Encyclopedia of Classical Music’s Marketing Campaign Off on a Good Note
Workman Publishing’s release of “The NPR Listener’s Encyclopedia of Classical Music” marks the culmination of author Ted Libbey’s 11-year odyssey. Libbey, known at one time to classical music fans and listeners of National Public Radio (NPR) as the station’s commentator on the popular “Performance Today” program, is one of the country’s most distinguished classical music critics. The book aims to be the classical music fan’s do-it-all resource—from educating readers on different terms, styles and genres to providing Libbey’s musical criticisms. Most notable, however, is the interactive element: Buyers are given a password that gives them access to a special Web site—run by Naxos, a leading classical music label—featuring 600 examples of some of the techniques, works and performers discussed in the book. More than 75 hours’ worth of content is available.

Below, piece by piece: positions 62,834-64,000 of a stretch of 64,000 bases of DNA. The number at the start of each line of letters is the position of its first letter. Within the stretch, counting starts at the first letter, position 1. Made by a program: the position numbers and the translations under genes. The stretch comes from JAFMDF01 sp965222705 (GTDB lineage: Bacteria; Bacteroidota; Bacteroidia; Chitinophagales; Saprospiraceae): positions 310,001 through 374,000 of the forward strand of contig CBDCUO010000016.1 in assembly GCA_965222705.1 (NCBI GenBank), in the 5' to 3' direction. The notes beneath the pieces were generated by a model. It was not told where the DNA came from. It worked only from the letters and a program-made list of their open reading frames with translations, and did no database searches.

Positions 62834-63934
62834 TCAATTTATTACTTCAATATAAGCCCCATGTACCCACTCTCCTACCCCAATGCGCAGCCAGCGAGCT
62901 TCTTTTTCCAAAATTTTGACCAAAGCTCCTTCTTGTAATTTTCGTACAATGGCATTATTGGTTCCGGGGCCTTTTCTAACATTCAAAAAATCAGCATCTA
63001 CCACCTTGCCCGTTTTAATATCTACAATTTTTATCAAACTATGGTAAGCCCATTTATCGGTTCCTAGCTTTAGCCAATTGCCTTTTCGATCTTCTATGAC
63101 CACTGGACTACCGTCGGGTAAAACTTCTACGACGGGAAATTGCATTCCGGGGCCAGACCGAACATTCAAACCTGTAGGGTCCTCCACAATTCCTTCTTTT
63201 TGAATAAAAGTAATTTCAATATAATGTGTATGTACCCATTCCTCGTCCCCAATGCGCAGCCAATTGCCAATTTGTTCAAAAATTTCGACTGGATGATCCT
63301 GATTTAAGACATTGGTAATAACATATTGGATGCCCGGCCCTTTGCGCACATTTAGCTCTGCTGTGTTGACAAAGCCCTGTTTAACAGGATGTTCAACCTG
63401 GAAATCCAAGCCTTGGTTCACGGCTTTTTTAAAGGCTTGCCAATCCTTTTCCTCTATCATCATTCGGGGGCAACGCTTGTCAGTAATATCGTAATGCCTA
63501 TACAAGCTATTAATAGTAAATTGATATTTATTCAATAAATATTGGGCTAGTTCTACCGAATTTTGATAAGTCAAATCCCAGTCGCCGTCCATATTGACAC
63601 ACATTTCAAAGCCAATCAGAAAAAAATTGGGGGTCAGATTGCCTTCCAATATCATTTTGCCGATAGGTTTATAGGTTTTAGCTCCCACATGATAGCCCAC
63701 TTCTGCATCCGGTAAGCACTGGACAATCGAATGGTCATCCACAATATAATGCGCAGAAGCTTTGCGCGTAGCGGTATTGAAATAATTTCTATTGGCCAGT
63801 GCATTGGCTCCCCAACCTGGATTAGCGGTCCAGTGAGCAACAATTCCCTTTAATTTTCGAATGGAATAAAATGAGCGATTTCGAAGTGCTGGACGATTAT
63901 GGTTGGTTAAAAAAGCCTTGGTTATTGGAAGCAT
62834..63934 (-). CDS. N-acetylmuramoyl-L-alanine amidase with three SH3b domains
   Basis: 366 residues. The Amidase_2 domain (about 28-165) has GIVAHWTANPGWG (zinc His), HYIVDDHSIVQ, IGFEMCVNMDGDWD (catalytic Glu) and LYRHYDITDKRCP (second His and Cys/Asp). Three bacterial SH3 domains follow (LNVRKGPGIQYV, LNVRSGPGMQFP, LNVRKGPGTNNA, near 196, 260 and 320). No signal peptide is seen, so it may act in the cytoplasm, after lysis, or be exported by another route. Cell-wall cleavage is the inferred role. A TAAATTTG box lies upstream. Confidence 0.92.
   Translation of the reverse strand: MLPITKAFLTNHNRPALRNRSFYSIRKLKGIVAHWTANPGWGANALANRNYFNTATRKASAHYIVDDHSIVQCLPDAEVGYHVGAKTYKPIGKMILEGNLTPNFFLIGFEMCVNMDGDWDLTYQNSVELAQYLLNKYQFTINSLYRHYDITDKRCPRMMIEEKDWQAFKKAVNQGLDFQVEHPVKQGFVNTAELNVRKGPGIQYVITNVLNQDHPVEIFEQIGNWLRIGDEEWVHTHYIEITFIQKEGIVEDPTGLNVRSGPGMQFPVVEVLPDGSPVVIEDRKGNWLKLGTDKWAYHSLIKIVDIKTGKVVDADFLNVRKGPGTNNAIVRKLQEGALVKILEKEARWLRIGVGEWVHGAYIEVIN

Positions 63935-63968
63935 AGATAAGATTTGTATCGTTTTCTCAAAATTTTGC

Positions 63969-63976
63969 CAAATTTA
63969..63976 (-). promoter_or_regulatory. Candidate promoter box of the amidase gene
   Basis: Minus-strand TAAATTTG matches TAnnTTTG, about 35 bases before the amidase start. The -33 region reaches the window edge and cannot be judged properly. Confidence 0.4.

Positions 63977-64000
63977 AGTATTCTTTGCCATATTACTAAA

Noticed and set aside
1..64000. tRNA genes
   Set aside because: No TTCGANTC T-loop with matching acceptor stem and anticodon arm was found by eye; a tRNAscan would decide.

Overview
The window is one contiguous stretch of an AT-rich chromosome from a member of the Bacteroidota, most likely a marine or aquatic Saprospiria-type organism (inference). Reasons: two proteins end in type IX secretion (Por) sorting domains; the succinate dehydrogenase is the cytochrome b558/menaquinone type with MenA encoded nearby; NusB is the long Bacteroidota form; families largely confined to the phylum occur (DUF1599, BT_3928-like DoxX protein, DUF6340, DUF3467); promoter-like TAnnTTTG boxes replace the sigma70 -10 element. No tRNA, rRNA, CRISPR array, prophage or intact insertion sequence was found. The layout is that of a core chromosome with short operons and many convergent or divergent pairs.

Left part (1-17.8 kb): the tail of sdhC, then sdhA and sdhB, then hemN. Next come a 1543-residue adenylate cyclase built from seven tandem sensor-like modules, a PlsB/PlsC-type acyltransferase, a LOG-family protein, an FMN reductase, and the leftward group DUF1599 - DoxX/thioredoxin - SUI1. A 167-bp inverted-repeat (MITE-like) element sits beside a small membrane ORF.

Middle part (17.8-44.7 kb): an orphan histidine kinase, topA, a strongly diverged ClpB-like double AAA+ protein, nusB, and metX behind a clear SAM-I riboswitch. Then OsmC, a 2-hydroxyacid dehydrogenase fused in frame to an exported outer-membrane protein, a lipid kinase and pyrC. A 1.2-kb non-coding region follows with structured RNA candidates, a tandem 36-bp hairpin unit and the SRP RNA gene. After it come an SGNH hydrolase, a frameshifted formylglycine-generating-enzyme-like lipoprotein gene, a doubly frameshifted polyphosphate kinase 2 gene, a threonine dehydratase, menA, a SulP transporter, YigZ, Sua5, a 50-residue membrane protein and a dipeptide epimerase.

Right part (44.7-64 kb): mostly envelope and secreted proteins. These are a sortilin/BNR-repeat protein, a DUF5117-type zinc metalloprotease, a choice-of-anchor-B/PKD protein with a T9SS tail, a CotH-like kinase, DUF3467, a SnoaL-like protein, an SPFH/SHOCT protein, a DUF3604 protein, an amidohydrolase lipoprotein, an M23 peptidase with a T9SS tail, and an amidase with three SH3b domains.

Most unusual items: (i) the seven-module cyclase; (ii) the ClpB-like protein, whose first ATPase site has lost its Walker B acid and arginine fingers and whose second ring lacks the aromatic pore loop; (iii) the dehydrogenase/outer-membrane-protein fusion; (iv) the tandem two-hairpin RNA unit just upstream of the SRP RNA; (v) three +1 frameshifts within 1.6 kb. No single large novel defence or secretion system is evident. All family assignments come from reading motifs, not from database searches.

Libbey’s résumé and wide following made a perfect match with Workman, known for its unique titles and unexpected formats. This latest book follows his best-selling “The NPR Guide to Building a Classical CD Collection,” with 174,000 copies in print.
So with the ingredients for a successful release in place, what has Workman cooked up to cash in on its new title?
“As with any Workman marketing campaign, the biggest challenge has been how to reach a large yet specialized market,” says Jen Paré, a publicist at Workman. “In this case, the audience is mostly classical music lovers.”
She adds, “We had to figure out how to reach those that love classical music … NPR was a good place to start, especially given Ted’s former position at ‘Performance Today.’ ” So Libbey will embark on a 12-city tour, stopping at cities where NPR stations are particularly strong and where interest in classical music is high. He will also be interviewed by a number of NPR affiliates and classical music stations, highlighted by an appearance on “Performance Today” in early May. In addition, the book will be offered as a premium for NPR member stations during their pledge drives.